It's not a bright, shiny moment showcasing the best of human nature.

The practice called "wardrobing" happens when consumers purchase an item from a retailer, use it, and then return it for a full refund. It's usually done with pricey clothing, hence the name.

On Super Bowl weekend, it happens with TVs.

According to B-Stock Solutions, an online marketplace for retailers' returns and overstocks, in 2016-2017 consumers returned twice as many TVs between January and March compared to October through December. The first quarter represents the highest number of TV returns made all year.

"This is very Super Bowl-centric," said Sean Cleland, head of mobile and consumer electronics at B-Stock. "You see the bulk of TV returns happening after the Super Bowl, not the holidays."

Few of the televisions purchased and returned to Best Buy, Costco, Target, Walmart and other retailers stay in the store, said Jimmy Vosika of ShopJimmy.com in Burnsville, an online company that sells TV parts. "Only a few of them are put back on the floor as an open-box item," he said. "Most of them go back into the resale supply chain."

Vosika, like many consumers, is surprised that anyone still bothers to wardrobe something as large as a 55- to 75-inch TV. "I'm too lazy to go to the trouble of hauling it home, hooking it up, and hauling it back," he said. "Once I get something that big home, it's going to stay there."

There are plenty of sales and promotions on TVs as the Super Bowl nears, but experts said the lowest prices happen in November. During the holiday season, it's not uncommon to find 55-inch models selling for $300 or less.

Cleland said that Super Bowl TV shoppers want higher-end models. "They're looking mostly at 65-inch or larger screens with nicer features," he said.

High-end TV shoppers can expect better deals in February and March than November. "Manufacturers release new models in early 2018, so you'll see a wave of discounts on last year's models, including bigger, flashier ones," said Lindsay Sakraida, director of content marketing with Dealnews.com.

A Samsung 75-inch 4K LED-TV (model UN75MU6300) that sold for $2,300 last year was $1,700 at Bestbuy.com and Walmart.com earlier this week. An LG 65-inch 4K HDR LED-TV (model 65UJ6300) that sold for $1,400 last year was $689 with free shipping on Amazon and $780 at Walmart.com.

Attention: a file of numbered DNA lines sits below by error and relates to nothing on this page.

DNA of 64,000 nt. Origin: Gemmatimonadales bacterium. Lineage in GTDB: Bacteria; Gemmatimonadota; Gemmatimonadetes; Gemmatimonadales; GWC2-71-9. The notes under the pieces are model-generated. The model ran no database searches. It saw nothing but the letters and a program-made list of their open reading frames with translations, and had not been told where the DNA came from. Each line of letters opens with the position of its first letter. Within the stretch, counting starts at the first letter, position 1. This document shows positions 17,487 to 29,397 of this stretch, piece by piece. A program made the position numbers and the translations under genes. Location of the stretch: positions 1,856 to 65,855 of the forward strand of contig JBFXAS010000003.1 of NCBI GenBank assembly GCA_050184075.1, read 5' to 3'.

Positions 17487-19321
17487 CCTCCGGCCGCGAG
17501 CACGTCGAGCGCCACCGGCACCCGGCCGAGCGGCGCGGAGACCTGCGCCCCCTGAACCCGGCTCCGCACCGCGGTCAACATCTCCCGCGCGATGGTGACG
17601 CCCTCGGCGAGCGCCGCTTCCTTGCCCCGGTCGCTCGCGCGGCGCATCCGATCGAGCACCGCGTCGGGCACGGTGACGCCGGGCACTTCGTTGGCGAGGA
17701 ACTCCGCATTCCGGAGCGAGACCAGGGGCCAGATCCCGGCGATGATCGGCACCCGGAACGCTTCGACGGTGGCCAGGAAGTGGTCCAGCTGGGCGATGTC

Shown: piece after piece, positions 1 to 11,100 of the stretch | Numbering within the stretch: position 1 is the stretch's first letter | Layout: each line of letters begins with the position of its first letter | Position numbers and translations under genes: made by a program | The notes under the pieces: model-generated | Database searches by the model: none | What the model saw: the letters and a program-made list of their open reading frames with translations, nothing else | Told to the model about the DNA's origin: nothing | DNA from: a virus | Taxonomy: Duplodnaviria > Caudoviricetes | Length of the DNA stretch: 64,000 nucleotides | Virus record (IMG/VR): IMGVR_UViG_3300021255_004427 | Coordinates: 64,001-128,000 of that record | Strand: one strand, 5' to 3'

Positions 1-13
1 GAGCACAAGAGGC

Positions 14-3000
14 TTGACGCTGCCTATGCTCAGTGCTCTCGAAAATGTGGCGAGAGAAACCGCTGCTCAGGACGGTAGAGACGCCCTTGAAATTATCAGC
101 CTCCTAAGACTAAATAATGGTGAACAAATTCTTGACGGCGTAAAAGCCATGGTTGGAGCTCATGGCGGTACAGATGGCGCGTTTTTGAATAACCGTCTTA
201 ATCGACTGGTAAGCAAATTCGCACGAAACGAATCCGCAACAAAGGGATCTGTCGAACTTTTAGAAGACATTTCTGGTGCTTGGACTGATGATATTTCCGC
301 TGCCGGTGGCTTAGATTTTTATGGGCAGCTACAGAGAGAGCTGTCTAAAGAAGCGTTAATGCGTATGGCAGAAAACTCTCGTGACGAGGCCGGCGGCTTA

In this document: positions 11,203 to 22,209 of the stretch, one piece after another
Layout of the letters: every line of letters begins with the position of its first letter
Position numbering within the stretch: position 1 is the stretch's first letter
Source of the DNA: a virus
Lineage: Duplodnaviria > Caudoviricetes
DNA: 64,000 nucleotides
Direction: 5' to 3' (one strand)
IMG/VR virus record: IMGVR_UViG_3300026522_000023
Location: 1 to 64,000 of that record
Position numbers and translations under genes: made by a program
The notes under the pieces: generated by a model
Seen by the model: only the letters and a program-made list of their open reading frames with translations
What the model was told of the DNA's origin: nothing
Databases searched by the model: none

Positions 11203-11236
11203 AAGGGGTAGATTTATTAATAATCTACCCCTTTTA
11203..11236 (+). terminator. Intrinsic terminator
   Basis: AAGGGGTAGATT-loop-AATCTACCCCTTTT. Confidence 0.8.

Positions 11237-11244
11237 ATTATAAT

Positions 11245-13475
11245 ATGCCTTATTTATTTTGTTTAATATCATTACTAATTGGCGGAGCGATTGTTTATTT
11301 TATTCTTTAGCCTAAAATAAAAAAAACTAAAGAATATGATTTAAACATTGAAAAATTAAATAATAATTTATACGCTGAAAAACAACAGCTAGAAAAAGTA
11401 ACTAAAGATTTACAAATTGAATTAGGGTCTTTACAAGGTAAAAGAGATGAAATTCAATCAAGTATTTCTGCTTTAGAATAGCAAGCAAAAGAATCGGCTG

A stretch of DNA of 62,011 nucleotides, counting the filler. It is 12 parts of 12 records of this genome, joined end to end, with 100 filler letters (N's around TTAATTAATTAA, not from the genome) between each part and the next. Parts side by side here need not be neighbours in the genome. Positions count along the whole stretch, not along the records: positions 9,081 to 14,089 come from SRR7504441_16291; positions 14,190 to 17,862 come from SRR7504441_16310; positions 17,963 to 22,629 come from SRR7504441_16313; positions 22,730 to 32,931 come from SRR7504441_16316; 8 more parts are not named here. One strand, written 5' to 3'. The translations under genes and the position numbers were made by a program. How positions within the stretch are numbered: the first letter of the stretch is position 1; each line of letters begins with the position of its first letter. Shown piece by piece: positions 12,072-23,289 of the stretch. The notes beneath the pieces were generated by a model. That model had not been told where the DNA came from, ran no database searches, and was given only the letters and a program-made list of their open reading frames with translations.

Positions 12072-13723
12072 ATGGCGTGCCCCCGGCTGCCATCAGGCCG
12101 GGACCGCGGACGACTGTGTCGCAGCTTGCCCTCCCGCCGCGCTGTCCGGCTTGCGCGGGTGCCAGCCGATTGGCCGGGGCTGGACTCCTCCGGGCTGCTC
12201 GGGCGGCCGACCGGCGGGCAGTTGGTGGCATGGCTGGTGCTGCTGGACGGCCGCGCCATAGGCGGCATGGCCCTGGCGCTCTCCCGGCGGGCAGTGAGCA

One feature that's in demand for high-end shoppers, 4K technology, is irrelevant for Super Bowl viewers. The game is not being broadcast in 4K, although the Winter Olympics will be. A more important feature for live action viewing is the refresh rate to avoid ghosting and blurring of images.

John Brillhart of Cable Alternatives suggests getting a TV with a minimum of 120 hertz for viewers who watch a lot of sports. "The better sets go as high as 240," he said.

Brillhart, whose Twin Cities-based business helps people switch from cable or satellite to an antenna and streaming, said none of his customers have asked for his help hooking up a TV for a short period. But he did it himself once, though not because of football.

"When my grandparents moved from their condo to assisted-living in Florida, I purchased a TV and an antenna for the short time I was there helping them move," he said. "But it seems like more hassle than it's worth for most people."

While some retailers see wardrobing as a form of fraud, they seem to have done little to discourage it. Few retailers charge restocking fees for televisions, although return periods have been shortened somewhat.

Best Buy's return window is 15 days, but My Best Buy Elite and Elite Plus members get up to 30 and 45 days respectively. Target allows 30 days and Costco and Walmart extend it to 90 days.

In defense of the people who return TVs after the Super Bowl, Sakraida said some of them may be testing the latest technology, seeing if they like the higher resolution and features. On the other hand, she said, picture quality has been so vivid in recent years that many people can't see a big difference between 1080p resolution and 4K. "The potential to show off is less than it used to be," she said.

Regardless of whether wardrobing is unethical or even fraudulent, she remains incredulous that anyone would go to so much trouble. "It's a lot of effort for low reward," she said.